Twenty-four photographs from the Lewis Hine archive have been auctioned in New York. The rare prints were from the collection of the late New York photographer Isador Sy Seidman.
American sociologist Hine was one of the most important documentary photographers of the 20th Century. Because the notion of photojournalism and documentary did not exist at the time, Hine called his projects "photo stories", using images and words to fight for the causes he believed in.
The prints span Hine's career and many are from his most well-known projects, centring on the poor and disadvantaged from the Carolinas, New York and Pittsburgh.
Hine spent years dedicated to his many projects, creating photographs that depicted his subjects with dignity and compassion. In 1904, he began to document the immigrants arriving at Ellis Island.
His aim was to give a human face to the newly arrived families, who were often feared by New Yorkers.
After asking his subjects' permission, Hine would set up his shot and ignite the flash powder, which would go off with a loud bang, producing lots of dramatic black smoke.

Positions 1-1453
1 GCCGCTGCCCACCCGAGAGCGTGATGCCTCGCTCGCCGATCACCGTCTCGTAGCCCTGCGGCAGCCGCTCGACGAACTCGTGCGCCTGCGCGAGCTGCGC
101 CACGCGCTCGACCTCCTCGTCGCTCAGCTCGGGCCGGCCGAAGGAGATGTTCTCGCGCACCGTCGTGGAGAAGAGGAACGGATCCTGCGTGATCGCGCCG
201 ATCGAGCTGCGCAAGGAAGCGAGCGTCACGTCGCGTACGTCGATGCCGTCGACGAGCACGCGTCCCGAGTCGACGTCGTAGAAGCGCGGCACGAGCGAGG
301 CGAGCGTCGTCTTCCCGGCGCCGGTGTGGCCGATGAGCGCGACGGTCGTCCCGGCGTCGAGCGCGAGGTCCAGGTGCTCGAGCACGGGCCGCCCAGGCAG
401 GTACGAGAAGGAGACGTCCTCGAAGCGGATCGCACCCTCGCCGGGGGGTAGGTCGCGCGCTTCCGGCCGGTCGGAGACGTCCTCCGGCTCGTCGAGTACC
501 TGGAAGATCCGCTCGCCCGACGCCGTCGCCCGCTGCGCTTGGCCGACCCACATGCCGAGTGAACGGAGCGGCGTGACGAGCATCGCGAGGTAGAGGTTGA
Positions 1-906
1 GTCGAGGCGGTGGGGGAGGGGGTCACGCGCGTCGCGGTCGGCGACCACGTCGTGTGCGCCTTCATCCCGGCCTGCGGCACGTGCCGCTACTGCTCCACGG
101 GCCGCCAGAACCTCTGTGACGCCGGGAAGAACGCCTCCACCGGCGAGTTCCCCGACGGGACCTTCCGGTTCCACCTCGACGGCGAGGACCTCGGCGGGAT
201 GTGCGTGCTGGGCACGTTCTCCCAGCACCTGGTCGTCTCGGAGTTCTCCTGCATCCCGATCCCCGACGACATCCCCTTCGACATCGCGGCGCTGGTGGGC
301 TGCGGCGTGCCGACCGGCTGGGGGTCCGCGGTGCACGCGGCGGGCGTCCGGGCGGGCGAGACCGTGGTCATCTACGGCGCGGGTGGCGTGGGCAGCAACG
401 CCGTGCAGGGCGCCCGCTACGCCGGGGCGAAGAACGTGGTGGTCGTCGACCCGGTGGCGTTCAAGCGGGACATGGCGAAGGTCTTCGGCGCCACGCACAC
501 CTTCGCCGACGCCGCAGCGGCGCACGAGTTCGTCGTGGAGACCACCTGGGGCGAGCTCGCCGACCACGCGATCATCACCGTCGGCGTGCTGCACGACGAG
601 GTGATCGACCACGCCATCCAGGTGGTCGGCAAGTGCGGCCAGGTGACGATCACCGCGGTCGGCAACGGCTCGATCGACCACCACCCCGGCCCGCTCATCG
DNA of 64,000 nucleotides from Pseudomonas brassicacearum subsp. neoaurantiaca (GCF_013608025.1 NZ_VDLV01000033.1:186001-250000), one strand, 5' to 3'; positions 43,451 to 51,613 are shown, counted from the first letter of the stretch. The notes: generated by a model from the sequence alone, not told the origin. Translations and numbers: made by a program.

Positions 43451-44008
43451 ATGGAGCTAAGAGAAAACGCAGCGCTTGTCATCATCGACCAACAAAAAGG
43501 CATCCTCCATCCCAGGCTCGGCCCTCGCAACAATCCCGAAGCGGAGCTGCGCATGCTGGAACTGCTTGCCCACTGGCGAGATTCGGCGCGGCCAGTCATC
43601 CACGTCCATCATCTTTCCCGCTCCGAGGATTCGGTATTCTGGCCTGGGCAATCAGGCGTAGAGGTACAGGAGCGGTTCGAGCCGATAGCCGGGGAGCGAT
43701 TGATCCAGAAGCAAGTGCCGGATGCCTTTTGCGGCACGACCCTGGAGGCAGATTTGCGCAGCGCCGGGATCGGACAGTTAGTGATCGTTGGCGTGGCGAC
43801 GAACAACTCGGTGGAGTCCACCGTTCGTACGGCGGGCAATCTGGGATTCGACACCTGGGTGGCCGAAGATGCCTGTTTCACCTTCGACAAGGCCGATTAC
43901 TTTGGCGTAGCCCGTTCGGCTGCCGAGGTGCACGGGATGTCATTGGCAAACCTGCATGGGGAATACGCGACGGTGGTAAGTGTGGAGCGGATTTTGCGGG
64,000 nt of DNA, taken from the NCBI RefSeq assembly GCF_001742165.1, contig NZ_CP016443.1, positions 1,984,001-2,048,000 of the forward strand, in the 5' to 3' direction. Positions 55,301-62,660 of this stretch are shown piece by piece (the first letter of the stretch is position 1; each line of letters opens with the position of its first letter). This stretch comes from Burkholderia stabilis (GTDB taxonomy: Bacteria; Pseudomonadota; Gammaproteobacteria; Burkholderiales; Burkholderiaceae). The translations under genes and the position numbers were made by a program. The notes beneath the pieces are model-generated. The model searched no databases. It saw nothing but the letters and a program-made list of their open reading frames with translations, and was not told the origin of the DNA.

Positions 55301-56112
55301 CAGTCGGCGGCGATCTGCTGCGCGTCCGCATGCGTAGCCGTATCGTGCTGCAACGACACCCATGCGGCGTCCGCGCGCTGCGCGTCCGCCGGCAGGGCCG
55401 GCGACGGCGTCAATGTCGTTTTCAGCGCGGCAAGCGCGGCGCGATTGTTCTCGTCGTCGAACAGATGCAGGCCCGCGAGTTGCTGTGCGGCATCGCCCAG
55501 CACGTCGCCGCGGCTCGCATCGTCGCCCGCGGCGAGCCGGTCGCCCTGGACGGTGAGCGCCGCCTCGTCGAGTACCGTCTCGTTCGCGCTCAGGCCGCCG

Hine was commissioned by social welfare agencies, progressive publications and corporations to create visual stories. Some of his most well-known images are of workers on the construction of the Empire State Building.
When he became photographer to the National Child Labour Committee in 1908, he set out to capture scenes in factories, mills and workshops that would later be used as evidence to clamp down on child exploitation. He was so hated by the factory and mill owners employing children that he would often have to go about his work in disguise, for fear of his own safety. He was threatened on numerous occasions.
As a result of his photographs, child labour laws in the United States were revolutionised. The photographs have also resulted in a stunning documentary record of the conditions of ordinary working people and migrants at the beginning of the 20th Century.